I always have a Thermapen handy to check the temperature. I also use the Thermoworks Smoke when doing longer cooks as I can leave this attached to the Egg and a probe in the meat. I can then monitor the cook from the other end (like a baby monitor).

How do you know which meat needs what temp?
There is a great chart from AmazingRibs.com that shows you all the best cooking temperatures for meat. I use a ThermaPen to measure the temperature of anything I am cooking.

Cooking temperatures

How long does the pizza stone take to heat up?
Your pizza stone is going to take about 20 minutes to heat up when your Egg is to temperature.

When cooking pizza I prefer to have the plate setter feet up, the stainless grid on top and then the baking stone. The gap between the plate setter and the pizza stone will stop the pizza stone getting too hot and burning the bottom of your pizza base before the top is cooked.

Do you ever wash the equipment?
The only piece of kit in your Egg you should consider washing is the stainless steel grid. It’s OK to put this through the dishwasher.

Never wash any of the cast iron parts or the ceramic parts. Washing the cast iron will cause it to rust. Ceramic is porous and would soak up the water and could then cause damage to your Egg if it was heated rapidly, turning to steam.

To clean your Egg just turn it up to 350°C and it will burn off all the fats. Just wait until any smoke has stopped and you’ll find everything is clean.

I keep all my cooking surfaces and the metal daisy wheel inside the Egg, it’s the best place for them. You can put them straight in after a cook, even with the Egg hot.

Can you cook on higher temp for shorter time?

Yes, you can cook a joint of meat faster at a higher temperature but the results may not be as good. For example, when I cook a 3Kg pork shoulder it may take up to 19 hours to cook at 110°C. However at 120°C the same piece of meat would probably cook in 12 hours. The difference in cooking at a higher temperature is that you will have more air flowing past your food and drying it out. I prefer to cook at 110°C, the results are better.

What's the difference between loin and sirloin?
The loin and the sirloin are just different names for the same cuts but from different animals. The loin in a lamb is called the loin but when it’s beef we call it the sirloin. They both come from the same part of the animal.
Where is neck fillet in a lamb?
The lamb neck fillet sits on the shoulder joint of the lamb. At The Gog they leave it attached to the shoulder but many other butchers would take it off. In the photo below the neck fillet is the round muscle running along the right hand side.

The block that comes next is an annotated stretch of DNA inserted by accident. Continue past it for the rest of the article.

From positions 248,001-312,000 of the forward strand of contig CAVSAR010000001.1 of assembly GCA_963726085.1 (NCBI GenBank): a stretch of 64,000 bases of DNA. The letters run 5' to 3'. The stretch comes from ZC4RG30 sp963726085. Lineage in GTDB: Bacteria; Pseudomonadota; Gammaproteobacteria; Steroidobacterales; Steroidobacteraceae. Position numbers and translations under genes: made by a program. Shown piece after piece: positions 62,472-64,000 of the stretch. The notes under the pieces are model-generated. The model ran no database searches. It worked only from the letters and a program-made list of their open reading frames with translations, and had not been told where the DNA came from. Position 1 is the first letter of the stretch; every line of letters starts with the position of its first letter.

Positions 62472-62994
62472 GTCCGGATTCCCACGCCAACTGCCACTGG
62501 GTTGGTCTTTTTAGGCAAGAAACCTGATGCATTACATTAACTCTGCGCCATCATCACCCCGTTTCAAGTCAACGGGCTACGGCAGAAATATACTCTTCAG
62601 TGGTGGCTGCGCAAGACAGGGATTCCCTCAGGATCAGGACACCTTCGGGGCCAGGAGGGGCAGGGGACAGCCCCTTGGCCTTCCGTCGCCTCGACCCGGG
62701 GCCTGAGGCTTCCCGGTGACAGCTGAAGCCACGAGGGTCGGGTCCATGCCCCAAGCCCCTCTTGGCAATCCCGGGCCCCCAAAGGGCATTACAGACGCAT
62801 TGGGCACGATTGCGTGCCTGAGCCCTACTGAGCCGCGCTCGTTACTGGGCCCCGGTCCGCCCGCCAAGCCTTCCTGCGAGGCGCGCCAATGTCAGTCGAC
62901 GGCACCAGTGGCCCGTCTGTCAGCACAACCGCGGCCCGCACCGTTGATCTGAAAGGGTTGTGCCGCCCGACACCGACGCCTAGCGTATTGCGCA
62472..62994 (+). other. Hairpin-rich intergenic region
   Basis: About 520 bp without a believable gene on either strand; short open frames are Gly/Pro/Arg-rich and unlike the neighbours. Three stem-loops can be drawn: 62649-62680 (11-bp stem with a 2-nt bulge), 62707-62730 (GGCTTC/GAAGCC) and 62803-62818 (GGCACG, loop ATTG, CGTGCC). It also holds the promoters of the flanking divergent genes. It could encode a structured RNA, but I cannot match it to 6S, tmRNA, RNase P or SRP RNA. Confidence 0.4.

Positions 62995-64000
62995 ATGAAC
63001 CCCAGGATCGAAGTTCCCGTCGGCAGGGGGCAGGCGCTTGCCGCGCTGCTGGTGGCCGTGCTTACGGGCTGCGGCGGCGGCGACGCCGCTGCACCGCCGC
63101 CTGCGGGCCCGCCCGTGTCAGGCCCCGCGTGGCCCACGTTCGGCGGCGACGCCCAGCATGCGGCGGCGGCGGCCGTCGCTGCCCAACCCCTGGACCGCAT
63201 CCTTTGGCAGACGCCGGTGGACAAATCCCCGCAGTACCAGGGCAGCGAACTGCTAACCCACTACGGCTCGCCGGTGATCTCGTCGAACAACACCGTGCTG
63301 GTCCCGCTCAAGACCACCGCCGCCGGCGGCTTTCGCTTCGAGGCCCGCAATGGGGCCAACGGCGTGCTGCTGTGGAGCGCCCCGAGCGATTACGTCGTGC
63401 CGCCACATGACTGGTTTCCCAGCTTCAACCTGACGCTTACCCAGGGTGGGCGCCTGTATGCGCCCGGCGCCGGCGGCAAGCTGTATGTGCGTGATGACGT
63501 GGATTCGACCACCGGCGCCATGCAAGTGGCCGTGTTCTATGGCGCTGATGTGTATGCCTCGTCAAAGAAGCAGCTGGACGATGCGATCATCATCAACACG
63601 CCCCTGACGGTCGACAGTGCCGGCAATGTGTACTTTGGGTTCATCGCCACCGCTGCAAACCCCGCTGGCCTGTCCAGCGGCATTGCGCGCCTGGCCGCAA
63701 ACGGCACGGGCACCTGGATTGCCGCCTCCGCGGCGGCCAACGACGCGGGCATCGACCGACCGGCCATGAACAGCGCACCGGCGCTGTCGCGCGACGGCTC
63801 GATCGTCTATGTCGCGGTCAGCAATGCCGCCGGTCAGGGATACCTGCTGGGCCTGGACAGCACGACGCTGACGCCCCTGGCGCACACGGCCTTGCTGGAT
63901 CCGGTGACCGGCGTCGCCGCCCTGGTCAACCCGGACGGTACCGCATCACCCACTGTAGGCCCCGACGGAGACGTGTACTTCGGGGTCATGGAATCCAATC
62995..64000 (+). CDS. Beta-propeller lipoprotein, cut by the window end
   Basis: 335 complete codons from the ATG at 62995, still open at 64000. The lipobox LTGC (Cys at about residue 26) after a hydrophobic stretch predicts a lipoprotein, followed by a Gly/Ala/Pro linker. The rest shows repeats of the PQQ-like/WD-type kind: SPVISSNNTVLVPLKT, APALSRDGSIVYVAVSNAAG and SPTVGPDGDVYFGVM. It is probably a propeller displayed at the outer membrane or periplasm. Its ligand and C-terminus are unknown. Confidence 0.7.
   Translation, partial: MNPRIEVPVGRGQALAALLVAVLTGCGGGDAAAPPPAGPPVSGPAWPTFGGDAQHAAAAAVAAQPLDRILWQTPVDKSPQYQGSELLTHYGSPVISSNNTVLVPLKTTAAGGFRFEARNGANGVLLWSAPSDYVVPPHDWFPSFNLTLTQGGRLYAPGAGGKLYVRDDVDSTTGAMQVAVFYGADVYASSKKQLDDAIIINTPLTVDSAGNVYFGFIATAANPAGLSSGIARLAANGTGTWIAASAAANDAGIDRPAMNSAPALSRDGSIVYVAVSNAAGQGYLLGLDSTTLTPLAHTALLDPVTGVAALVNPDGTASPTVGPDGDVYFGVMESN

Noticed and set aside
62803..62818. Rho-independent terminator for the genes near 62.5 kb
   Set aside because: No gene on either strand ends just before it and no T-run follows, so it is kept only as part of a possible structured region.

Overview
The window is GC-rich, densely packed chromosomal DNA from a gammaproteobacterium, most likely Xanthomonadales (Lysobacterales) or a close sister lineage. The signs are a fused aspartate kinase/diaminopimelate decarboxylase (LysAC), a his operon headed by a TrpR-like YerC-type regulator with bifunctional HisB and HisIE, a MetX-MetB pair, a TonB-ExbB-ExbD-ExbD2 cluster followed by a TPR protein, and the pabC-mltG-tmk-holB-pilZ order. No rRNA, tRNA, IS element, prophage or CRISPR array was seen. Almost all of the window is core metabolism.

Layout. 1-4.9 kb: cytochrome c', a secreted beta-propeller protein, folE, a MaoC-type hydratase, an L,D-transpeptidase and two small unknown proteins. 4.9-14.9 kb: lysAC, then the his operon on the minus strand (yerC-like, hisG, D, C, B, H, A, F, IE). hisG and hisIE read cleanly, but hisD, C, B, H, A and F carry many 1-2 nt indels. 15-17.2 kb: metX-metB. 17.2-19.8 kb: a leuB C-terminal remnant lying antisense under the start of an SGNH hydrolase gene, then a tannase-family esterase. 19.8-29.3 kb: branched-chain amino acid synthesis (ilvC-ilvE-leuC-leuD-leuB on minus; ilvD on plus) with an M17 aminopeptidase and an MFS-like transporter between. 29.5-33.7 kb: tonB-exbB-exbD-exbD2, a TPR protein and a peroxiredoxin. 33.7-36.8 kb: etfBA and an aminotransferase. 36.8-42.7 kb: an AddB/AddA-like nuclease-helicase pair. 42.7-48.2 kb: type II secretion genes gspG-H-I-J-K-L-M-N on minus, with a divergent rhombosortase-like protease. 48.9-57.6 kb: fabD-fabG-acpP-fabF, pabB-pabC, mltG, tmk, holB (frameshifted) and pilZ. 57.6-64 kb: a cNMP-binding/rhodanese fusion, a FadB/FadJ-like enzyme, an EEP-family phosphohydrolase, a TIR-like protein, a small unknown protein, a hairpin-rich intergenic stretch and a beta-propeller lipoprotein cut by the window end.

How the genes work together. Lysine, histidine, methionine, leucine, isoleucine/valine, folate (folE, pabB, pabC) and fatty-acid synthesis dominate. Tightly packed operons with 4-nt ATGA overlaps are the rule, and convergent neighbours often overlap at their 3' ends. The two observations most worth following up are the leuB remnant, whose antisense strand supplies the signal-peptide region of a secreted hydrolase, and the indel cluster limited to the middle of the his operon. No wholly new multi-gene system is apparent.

lamb, neck

lamb, neck

Equipment

Thermapen

If there is one tool you have then I recommend it be the Thermapen. These handheld probe thermometers will transform the way you cook as you’ll know when something is ready rather than having to guess. I use the MK 4 version as it’s waterproof and has a backlit display that rotates so it’s always easy to read. You can buy them direct from my site or from Amazon. Either way they will be shipped direct from ETI, the UK manufacturer.

Thermoworks Smoke

The Thermoworks Smoke is my favourite wireless thermometer. One end is left by your BBQ and the other end you can take with you inside to monitor how the cook is going. It’s a brilliant product, very well made and easy to use. There are cheaper alternatives on the market but they’re not easy to use and the probes are poor quality.

Remember always bring the wires out of your Egg over one of the legs of the plate setter.

You can buy these from Amazon.

Tefal Ingenio Pans

I used these during the class to cook the sauces for the wings and for the pizza. They have removable handles and are really solid. I wouldn’t be without mine.

You can get them from Amazon using this link.

Korean Pastes

As I said in the class you can get these in several shops along Mill Road in Cambridge. The Korean Supermarket always have them.

You can also get them posted from Amazon. The chilli paste is here and the Soya bean paste here.

Private Classes

If you want to learn more and spend a day cooking using a lot of different techniques then you might want to think about one of my private classes. A typical day would involve the following techniques:

  • Reverse Sear – cooking a Picanha, a Brazilian cut of rump
  • Searing – both on the cast iron grid and dirty using rib-eye steaks
  • Planks cooking – hot smoking salmon on a cedar plank
  • Plancha cooking – cooking a French trimmed rack of lamb and some cauliflower directly on the plate setter
  • Baking – rosemary and Maldon salt focaccia
  • Pan cooking – an apple tarte tatin
French Trimmed Rack of Pork

Subscribe and receive recipe updates

If you'd like to be informed when new recipes are published then join the mailing list

You have Successfully Subscribed!